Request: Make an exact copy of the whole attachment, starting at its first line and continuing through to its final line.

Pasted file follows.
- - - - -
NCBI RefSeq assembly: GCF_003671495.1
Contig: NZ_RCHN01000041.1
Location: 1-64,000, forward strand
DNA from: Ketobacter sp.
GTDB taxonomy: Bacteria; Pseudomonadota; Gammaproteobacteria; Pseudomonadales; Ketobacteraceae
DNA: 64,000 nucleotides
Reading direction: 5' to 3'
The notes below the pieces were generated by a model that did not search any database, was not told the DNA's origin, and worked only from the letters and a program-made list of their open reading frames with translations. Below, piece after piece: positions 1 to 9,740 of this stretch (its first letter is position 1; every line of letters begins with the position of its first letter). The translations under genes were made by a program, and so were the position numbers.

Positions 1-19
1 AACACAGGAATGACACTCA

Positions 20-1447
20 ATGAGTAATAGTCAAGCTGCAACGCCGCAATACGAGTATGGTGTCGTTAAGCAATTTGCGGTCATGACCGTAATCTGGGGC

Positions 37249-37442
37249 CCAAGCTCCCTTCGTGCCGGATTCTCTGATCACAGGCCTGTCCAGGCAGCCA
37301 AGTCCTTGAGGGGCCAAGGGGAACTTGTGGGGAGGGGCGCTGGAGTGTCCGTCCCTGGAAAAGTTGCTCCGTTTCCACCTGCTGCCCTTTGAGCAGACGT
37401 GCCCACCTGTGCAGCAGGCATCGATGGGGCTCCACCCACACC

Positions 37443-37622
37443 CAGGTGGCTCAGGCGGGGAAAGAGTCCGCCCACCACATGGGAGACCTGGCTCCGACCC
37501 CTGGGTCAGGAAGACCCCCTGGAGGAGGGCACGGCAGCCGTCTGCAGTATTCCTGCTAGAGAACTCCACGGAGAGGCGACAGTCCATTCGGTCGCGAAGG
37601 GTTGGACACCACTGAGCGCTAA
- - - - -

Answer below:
NCBI RefSeq assembly: GCF_003671495.1
Contig: NZ_RCHN01000041.1
Location: 1-64,000, forward strand
DNA from: Ketobacter sp.
GTDB taxonomy: Bacteria; Pseudomonadota; Gammaproteobacteria; Pseudomonadales; Ketobacteraceae
DNA: 64,000 nucleotides
Reading direction: 5' to 3'
The notes below the pieces were generated by a model that did not search any database, was not told the DNA's origin, and worked only from the letters and a program-made list of their open reading frames with translations. Below, piece after piece: positions 1 to 9,740 of this stretch (its first letter is position 1; every line of letters begins with the position of its first letter). The translations under genes were made by a program, and so were the position numbers.

Positions 1-19
1 AACACAGGAATGACACTCA

Positions 20-1447
20 ATGAGTAATAGTCAAGCTGCAACGCCGCAATACGAGTATGGTGTCGTTAAGCAATTTGCGGTCATGACCGTAATCTGGGGC

Positions 37249-37442
37249 CCAAGCTCCCTTCGTGCCGGATTCTCTGATCACAGGCCTGTCCAGGCAGCCA
37301 AGTCCTTGAGGGGCCAAGGGGAACTTGTGGGGAGGGGCGCTGGAGTGTCCGTCCCTGGAAAAGTTGCTCCGTTTCCACCTGCTGCCCTTTGAGCAGACGT
37401 GCCCACCTGTGCAGCAGGCATCGATGGGGCTCCACCCACACC

Positions 37443-37622
37443 CAGGTGGCTCAGGCGGGGAAAGAGTCCGCCCACCACATGGGAGACCTGGCTCCGACCC
37501 CTGGGTCAGGAAGACCCCCTGGAGGAGGGCACGGCAGCCGTCTGCAGTATTCCTGCTAGAGAACTCCACGGAGAGGCGACAGTCCATTCGGTCGCGAAGG
37601 GTTGGACACCACTGAGCGCTAA